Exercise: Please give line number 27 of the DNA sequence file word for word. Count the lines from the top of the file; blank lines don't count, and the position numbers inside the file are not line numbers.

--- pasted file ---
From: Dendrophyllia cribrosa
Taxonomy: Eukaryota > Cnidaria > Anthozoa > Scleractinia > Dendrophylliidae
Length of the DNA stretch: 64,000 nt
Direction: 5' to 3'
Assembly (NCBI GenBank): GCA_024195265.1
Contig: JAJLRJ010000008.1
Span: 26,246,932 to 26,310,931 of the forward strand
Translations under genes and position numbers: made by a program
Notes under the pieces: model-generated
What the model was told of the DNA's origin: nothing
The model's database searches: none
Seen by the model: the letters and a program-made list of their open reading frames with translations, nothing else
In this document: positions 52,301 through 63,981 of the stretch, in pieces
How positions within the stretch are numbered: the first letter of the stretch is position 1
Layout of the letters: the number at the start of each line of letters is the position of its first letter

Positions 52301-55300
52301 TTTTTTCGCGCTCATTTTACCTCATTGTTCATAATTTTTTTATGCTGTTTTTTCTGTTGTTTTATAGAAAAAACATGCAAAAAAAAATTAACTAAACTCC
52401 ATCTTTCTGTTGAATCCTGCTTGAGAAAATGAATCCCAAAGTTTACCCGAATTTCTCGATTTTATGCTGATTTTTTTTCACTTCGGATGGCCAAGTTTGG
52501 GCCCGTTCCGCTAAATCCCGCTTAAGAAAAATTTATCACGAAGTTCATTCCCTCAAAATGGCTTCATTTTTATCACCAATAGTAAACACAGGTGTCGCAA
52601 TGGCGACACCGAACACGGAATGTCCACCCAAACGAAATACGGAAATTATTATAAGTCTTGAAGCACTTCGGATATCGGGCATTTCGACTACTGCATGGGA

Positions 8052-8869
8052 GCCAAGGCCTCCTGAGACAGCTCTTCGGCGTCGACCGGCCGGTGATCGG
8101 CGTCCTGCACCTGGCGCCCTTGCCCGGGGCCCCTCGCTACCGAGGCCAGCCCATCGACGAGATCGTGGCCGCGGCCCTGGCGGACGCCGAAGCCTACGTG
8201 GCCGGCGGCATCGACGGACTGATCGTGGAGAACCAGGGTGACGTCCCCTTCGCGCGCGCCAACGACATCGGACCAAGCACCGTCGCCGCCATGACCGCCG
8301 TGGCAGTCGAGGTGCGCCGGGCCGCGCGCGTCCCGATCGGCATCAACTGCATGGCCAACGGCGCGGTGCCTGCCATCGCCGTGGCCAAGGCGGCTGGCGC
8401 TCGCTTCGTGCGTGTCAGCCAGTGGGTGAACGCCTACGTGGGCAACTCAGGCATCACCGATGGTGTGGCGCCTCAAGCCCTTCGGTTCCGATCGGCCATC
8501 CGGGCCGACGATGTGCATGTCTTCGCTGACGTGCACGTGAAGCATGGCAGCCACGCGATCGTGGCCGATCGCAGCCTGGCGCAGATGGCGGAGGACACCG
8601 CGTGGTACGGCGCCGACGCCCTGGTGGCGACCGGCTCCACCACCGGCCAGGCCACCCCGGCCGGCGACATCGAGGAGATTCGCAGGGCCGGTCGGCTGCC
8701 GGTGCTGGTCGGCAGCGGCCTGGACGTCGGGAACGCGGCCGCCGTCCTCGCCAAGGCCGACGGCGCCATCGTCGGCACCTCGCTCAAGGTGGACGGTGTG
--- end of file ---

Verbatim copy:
8501 CGGGCCGACGATGTGCATGTCTTCGCTGACGTGCACGTGAAGCATGGCAGCCACGCGATCGTGGCCGATCGCAGCCTGGCGCAGATGGCGGAGGACACCG